They’re called “ward-robers”, and what they do is stretch their clothing allowances by borrowing those items they’ll only need for an isolated occasion. Items that, even if the occasion weren’t so isolated, you wouldn’t want to show up wearing if you’d already worn the same item at some prior occasion. Items like party dresses.
But ward-robers don’t do what the rest of us have done for as long as there have been friends and sisters within one standard deviation of our own size. I.e., borrow those items.
These days, borrowing from friends and family is, apparently, passé. After all, what you get that a-way is apt to be the wrong color. Or last year’s model. Or a bit off in size. Or already been worn for a special occasion.
So ward-robers take themselves shopping.
And once they find an item they like, they actually buy it.
They then get to wear it.
Ah, the benefits of ownership!
And then, once Cinderella returns from the ball, the ball gown does a disappearing act. But the ward-rober isn’t stuck sitting around in rags.
No, the cagey ward-rober just returns the “gently worn” item and gets her money back.
This is a big problem: retailers estimate that about 3 percent of their returns involve some type of fraud. Like returning something that you’ve already warned.
As with so many other things these days, the problem of:
…wardrobing has been exacerbated by social media. Call it the Instagram effect. “We love our selfies,” [Susan Scafidi, a Fordham University law professor who specializes in fashion] says. “More items become single-wear, in effect, because everybody has seen you in it.” (Source: Business Week.)
It’s a bit difficult for someone who wore a green jumper and white blouse every day for twelve years to get too excited about everybody having seen her in something, but there you have it.
Bloomingdale’s, for one, is mad as hell, and they’re not going to take it anymore. They’re affixing big chunks of black plastic to items:
The tags, fixed to high-fashion garments in highly visible places, are the department store’s new strategy to keep crafty shoppers from buying clothes, wearing them, and then returning them. Once buyers remove the tags, Bloomingdale’s, a unit of Macy’s, won’t take back the garments.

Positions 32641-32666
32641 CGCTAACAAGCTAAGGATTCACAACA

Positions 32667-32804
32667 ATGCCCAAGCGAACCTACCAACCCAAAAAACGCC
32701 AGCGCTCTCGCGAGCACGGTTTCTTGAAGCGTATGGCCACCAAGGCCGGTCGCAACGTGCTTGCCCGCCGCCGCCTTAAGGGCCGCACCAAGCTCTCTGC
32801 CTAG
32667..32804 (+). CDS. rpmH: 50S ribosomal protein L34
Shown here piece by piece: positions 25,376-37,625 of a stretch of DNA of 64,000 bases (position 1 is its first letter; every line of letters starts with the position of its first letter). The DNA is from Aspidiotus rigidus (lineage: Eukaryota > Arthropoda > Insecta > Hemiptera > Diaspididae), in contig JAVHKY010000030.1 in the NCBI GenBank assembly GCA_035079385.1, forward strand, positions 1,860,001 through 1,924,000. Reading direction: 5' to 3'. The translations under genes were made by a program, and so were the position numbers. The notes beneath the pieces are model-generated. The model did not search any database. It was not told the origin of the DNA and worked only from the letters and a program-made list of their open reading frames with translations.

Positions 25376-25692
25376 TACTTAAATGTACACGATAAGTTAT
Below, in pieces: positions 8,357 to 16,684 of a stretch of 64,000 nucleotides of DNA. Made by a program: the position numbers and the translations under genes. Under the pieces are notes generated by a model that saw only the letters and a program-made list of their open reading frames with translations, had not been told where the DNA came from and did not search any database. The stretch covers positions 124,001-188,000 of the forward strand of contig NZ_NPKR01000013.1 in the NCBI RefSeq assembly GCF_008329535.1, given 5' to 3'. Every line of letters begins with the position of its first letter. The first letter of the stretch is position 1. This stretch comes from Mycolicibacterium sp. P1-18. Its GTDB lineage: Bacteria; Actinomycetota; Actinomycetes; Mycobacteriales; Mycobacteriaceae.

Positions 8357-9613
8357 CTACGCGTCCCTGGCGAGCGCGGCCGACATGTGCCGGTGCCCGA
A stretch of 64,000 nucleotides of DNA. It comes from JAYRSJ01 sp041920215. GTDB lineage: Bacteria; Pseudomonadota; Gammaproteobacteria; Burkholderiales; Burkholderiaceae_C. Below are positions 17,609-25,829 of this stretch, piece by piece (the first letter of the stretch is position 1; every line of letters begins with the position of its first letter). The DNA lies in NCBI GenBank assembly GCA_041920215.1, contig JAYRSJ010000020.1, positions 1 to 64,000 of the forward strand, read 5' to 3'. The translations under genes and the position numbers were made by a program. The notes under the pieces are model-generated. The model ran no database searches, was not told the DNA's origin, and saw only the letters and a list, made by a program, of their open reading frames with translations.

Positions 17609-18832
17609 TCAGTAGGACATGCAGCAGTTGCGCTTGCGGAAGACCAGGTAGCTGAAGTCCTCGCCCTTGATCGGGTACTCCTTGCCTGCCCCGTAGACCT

I don’t know how this is going to work if an item turns out to be defective in some way, and someone has a legitimate reason to return it. But maybe that’s just a problem that occurs when the hem unravels on a twelve-dollar tee-shirt after a couple of washings, and not on a “$1,100 red leather dress.” (Not that wardrobe malfunctions never happen…)
Some industry watchers think that this is a bad idea:
“In an era when the shoppers have all the power, the last thing you do is anything that might alienate them,” [Mark] Ellwood says. “It’s the retail equivalent of not dating anyone until you’ve seen their STD tests.”
Well, if Mark Ellwood has a better idea for catching ward-robers…
As a matter of fact, he does. In the world of big data, stores can:
…flag shoppers who return items frequently.
And just how does this help them thwart ward-robers? Can they refuse to sell to, or take returns from, frequent returners?
If I were a store selling the sorts of upscale items that lend themselves to ward-robing, I think I’d hire someone to monitor social media for signs that frequent returners had gotten some wear out of something. It might actually be kind of fun confronting a ward-rober with evidence of her malfeasance. (Sorry to keep referring to a ward-rober as “she.” Guess I’m profiling a bit here.)
Nordstrom’s, by the way, has no intention of tagging their items with big chunks of black plastic.
“Our experience is that if you treat the customer with respect, they respect you back,” [spokesman Colin Johnson] told Bloomberg.
I love Nordstrom’s, and wish one would open nearby. (There is a Nordstrom Rack, but it’s not the same.) But what about those 3 percent scofflaws who are shoplifting or ward-robing, which, as far as I can tell, is pretty much just risk-free shoplifting? Maybe the 3 percent violators don’t count as customers to begin with.
Many long years ago, I was actually the victim of ward-robing. And it had nothing to do with a red leather party dress worth $1,100.
I had purchased a madras shirtwaist dress at Filene’s Basement.
It was a good bargain. I loved the colors (purples and blues). And I figured that, coupled with a navy jacket, it would make a decent enough work outfit.
It was just the right size. I didn’t even bother to try it on.
Until I got home.
And realized that it had been previously worn by someone with incredibly powerful BO – far more potent than anything that could have been given off by merely trying an item on. Nope, this was the real BO deal: that sucker had been worn on a very sweaty day.
Ugh, ugh, ugh.
I really wanted that dress, so, rather than bring it back to The B, I tried to wash it out. A couple of times. But that was a pure Lady Macbeth effort. No matter how hard I scrubbed, I was never able to get that whiff of some complete stranger’s BO out of my nostrils.
The dress ended up in the charity donation bag. Unworn. At least unworn by me.
So to hell with ward-robers.
I hope Bloomingdale’s nabs them all.